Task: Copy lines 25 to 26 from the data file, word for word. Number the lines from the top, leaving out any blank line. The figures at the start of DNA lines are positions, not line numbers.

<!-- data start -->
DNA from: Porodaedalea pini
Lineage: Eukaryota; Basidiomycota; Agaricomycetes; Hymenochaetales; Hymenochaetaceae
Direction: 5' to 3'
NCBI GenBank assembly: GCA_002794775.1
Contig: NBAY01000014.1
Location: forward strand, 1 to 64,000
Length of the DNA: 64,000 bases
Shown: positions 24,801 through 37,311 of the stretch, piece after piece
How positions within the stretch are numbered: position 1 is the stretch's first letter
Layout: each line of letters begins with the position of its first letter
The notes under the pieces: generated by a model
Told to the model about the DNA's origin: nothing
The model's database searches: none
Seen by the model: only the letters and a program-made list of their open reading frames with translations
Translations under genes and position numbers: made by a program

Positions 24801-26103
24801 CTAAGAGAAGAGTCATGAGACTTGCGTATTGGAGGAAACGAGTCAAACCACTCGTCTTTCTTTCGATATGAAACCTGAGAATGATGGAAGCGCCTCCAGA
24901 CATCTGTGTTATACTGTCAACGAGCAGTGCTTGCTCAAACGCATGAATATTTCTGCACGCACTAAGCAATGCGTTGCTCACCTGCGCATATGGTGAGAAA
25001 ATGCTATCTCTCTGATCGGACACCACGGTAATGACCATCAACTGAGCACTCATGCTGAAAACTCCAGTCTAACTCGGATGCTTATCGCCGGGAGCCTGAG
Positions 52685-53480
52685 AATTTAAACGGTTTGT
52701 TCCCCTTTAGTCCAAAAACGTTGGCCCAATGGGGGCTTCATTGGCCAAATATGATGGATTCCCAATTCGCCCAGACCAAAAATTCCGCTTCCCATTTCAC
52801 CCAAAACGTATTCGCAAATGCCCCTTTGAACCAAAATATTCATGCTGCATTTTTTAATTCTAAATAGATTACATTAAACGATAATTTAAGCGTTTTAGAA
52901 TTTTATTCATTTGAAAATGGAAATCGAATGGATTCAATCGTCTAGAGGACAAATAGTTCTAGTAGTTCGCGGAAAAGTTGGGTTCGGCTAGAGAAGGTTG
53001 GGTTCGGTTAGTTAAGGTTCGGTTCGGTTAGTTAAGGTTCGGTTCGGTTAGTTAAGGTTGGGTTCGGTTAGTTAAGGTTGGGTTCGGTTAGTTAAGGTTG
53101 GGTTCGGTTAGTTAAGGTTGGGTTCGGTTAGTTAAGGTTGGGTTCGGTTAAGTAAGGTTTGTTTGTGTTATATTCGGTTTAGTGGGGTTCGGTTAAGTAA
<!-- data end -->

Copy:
53001 GGTTCGGTTAGTTAAGGTTCGGTTCGGTTAGTTAAGGTTCGGTTCGGTTAGTTAAGGTTGGGTTCGGTTAGTTAAGGTTGGGTTCGGTTAGTTAAGGTTG
53101 GGTTCGGTTAGTTAAGGTTGGGTTCGGTTAGTTAAGGTTGGGTTCGGTTAAGTAAGGTTTGTTTGTGTTATATTCGGTTTAGTGGGGTTCGGTTAAGTAA